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The Cryosphere An interactive open-access journal of the European Geosciences Union
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Discussion papers
https://doi.org/10.5194/tc-2018-268
© Author(s) 2019. This work is distributed under
the Creative Commons Attribution 4.0 License.
https://doi.org/10.5194/tc-2018-268
© Author(s) 2019. This work is distributed under
the Creative Commons Attribution 4.0 License.

Research article 04 Jan 2019

Research article | 04 Jan 2019

Review status
This discussion paper is a preprint. It is a manuscript under review for the journal The Cryosphere (TC).

Shear failure of weak snow layers in the first hours after burial

Benjamin Reuter1,2, Neige Calonne2,3, and Ed Adams2 Benjamin Reuter et al.
  • 1WSL Institute for Snow and Avalanche Research SLF, Davos, Switzerland
  • 2Montana State University, Department of Civil Engineering, 205 Cobleigh Hall, Bozeman, MT 59717, U.S.A.
  • 3Météo-France – CNRS, CNRM-GAME, UMR3589, CEN, 1441 rue de la piscine, 38400 Saint Martin d'Hères, France

Abstract. In a dry stratified snowcover slab avalanches release following failure in a weak layer below the slab. Typically, such weak layers consist either of persistent grain types or precipitation particles. Experience suggests that non-persistent instabilities often crest during or towards the end of a storm – probably because weak layers of precipitation particles strengthen rapidly. Studies so far have mainly focused on persistent grain types providing only sparse data to describe non-persistent weak layer failure.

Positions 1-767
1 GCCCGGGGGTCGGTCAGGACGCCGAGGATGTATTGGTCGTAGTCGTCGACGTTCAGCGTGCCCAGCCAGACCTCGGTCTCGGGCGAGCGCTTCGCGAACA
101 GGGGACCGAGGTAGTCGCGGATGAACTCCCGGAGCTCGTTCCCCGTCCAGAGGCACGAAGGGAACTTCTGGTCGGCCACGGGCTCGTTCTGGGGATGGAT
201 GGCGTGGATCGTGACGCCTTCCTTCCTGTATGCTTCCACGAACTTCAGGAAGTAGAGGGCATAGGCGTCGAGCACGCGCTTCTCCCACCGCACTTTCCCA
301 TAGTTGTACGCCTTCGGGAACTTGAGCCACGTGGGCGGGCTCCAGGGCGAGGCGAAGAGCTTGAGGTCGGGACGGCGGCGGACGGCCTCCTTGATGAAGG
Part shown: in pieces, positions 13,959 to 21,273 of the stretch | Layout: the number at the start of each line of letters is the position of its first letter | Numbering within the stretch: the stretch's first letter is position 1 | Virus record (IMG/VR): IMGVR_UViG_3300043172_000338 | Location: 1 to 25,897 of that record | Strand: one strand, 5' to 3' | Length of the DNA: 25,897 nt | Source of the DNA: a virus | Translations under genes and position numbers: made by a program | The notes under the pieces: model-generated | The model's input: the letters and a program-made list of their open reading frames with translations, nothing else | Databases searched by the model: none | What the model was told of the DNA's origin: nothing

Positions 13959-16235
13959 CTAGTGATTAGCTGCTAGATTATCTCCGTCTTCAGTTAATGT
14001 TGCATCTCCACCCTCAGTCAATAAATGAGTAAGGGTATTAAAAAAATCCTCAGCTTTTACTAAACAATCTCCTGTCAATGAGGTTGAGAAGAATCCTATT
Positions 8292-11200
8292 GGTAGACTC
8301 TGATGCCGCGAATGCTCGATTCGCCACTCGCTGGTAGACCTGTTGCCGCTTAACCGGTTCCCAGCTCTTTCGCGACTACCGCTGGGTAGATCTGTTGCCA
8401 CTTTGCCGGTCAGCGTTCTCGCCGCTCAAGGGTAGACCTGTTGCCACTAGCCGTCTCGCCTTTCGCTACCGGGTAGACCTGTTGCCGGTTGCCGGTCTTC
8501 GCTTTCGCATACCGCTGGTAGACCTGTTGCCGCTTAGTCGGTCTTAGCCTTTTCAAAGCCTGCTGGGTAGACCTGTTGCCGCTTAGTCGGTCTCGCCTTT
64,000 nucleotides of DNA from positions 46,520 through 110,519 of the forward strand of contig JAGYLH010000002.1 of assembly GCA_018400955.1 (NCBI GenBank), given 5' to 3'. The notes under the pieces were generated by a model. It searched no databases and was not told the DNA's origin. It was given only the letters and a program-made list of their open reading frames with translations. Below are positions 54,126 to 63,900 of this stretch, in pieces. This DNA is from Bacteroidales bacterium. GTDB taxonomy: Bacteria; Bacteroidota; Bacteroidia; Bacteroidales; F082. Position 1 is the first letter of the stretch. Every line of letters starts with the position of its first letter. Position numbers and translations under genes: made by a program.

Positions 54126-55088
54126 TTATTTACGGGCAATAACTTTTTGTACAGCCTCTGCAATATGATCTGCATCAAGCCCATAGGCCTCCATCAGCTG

To understand differences between persistent and non-persistent weak layers we measured fracture mechanical properties relevant for avalanche release in a temporal series of laboratory tests. At defined lag times we tested small layered samples containing a weak layer of surface hoar, facets or decomposing fragmented particles in shear. Highspeed frames from the failure zone and image correlation analysis confirm that weak layers concentrate the shear strain. Failure consistently occurred after 20–30 % of strain energy was dissipated – despite shear strain rates as high 10−2 s−1. Our results of shear modulus and shear fracture toughness compare well with published data. The values for surface hoar and decomposing fragmented particles increased due to sintering. In the first hours after burial both weak layers had similarly low values, indicating they are equally fragile. Only for surface hoar and decomposing fragmented particles could we calibrate a formulation which allows for estimating the shear modulus from SMP signals.

Benjamin Reuter et al.
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Short summary
Storm snow instabilities often crest during storms which hampers field experiements. Yet, layers of nature-like snow can be created in the lab. We shear tested samples containing typical storm snow and other weak layers. Failure was consistently located in the weak layer and ocurred after linear elastic-perfectly plastic deformation. Measurements of shear modulus and fracture toughness indicate that surface hoar and precipitation particles are equally fragile in the first hours after burial.
Storm snow instabilities often crest during storms which hampers field experiements. Yet, layers...
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